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You live in New Mexico? I bet it was a pack rat that caused your problem. After reading on this forum, I now know why people leave their hoods open at night with a light on. The nests and chewed wiring.


As RV travelers, we tend to see more of the country than most and run across potential problems that the locals are already well aware of. You leave home to enjoy the trip only to have a breakdown due to something you would have never thought of.

And it's not just critters. We went to Chilliwack to pick up our trailer in January, 2017. In Seattle, after staying in a hotel for the night, we woke to find a thick sheet of ice covering our truck. Oh well, it'll melt. Geez! When that thing came loose on the highway, I thought it would take the windshield out! Living in Houston Texas, I would have never thought about it doing that.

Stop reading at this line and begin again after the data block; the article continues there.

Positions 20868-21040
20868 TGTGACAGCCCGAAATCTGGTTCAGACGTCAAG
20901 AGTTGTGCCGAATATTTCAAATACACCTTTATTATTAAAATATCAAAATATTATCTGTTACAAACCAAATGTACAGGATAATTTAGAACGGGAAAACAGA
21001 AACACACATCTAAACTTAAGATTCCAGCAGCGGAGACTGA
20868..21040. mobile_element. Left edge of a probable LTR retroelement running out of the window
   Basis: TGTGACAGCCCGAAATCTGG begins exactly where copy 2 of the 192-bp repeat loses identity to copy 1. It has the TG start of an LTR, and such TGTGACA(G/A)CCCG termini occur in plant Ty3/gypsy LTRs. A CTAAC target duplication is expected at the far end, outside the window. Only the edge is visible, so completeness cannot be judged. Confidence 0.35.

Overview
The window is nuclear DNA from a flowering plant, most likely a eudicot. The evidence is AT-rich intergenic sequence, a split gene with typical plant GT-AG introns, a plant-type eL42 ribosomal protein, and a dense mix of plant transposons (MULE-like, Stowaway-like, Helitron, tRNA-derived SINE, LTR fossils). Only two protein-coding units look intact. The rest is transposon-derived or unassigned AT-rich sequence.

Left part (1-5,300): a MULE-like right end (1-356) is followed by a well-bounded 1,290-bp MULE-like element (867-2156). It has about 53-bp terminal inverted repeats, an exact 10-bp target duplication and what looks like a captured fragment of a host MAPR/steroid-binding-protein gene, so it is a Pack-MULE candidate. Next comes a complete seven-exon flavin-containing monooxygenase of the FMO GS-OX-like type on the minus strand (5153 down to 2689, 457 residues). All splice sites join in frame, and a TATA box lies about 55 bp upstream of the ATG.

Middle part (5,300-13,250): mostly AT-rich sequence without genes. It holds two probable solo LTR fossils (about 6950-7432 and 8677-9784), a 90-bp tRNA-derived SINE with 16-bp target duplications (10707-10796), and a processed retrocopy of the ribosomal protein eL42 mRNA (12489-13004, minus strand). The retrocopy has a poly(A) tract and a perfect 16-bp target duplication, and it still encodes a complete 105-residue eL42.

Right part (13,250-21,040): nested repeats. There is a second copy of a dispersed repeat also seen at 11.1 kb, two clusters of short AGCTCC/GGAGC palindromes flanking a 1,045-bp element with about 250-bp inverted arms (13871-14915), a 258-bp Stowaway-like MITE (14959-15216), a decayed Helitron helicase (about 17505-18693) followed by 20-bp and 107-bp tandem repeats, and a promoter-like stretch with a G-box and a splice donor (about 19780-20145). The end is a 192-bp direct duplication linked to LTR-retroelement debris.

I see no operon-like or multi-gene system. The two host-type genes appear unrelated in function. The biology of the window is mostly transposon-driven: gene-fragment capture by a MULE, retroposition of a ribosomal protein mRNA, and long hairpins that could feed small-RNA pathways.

That’s why you never follow directly behind a semi trailer after an ice or a heavy snow storm
When the ice slides off the roof of a semi trailer , lands on your hood , then goes through your windshield and lands in your lab , you learn quickly
In the days before vehicles had windshield washer we drove around carrying jugs of warm water which we kept in front of the heater outlet
In the winter when the windshield got coated with snow , ice and salt film , the guy in the passenger seat would pour a cup of water out of the jug , open the window and with the wipers running , throw the cup of luke warm water across the windshield so you could see to drive .
I use to marvel at people from the south who would come up North in the Winter and put bags of sand in the trunk of their front wheel drive vehicles to improve traction
Like anything there is a learning curve and I am sure I would need to learn how to survive / drive in a hot climate
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Old 08-25-2020, 11:19 AM   #36